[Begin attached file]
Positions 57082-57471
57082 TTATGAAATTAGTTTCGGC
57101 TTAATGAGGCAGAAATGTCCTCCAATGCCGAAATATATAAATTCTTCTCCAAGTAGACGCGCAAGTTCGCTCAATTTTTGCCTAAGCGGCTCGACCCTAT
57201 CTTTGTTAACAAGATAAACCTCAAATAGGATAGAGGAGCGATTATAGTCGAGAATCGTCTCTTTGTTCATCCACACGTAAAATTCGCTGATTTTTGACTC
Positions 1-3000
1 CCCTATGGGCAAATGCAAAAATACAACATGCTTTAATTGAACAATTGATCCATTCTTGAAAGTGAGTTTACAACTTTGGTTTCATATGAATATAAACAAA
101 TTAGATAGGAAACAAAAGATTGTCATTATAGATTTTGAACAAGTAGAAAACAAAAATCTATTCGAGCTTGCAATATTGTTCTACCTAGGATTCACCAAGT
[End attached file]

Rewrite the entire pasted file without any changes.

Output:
Positions 57082-57471
57082 TTATGAAATTAGTTTCGGC
57101 TTAATGAGGCAGAAATGTCCTCCAATGCCGAAATATATAAATTCTTCTCCAAGTAGACGCGCAAGTTCGCTCAATTTTTGCCTAAGCGGCTCGACCCTAT
57201 CTTTGTTAACAAGATAAACCTCAAATAGGATAGAGGAGCGATTATAGTCGAGAATCGTCTCTTTGTTCATCCACACGTAAAATTCGCTGATTTTTGACTC
Positions 1-3000
1 CCCTATGGGCAAATGCAAAAATACAACATGCTTTAATTGAACAATTGATCCATTCTTGAAAGTGAGTTTACAACTTTGGTTTCATATGAATATAAACAAA
101 TTAGATAGGAAACAAAAGATTGTCATTATAGATTTTGAACAAGTAGAAAACAAAAATCTATTCGAGCTTGCAATATTGTTCTACCTAGGATTCACCAAGT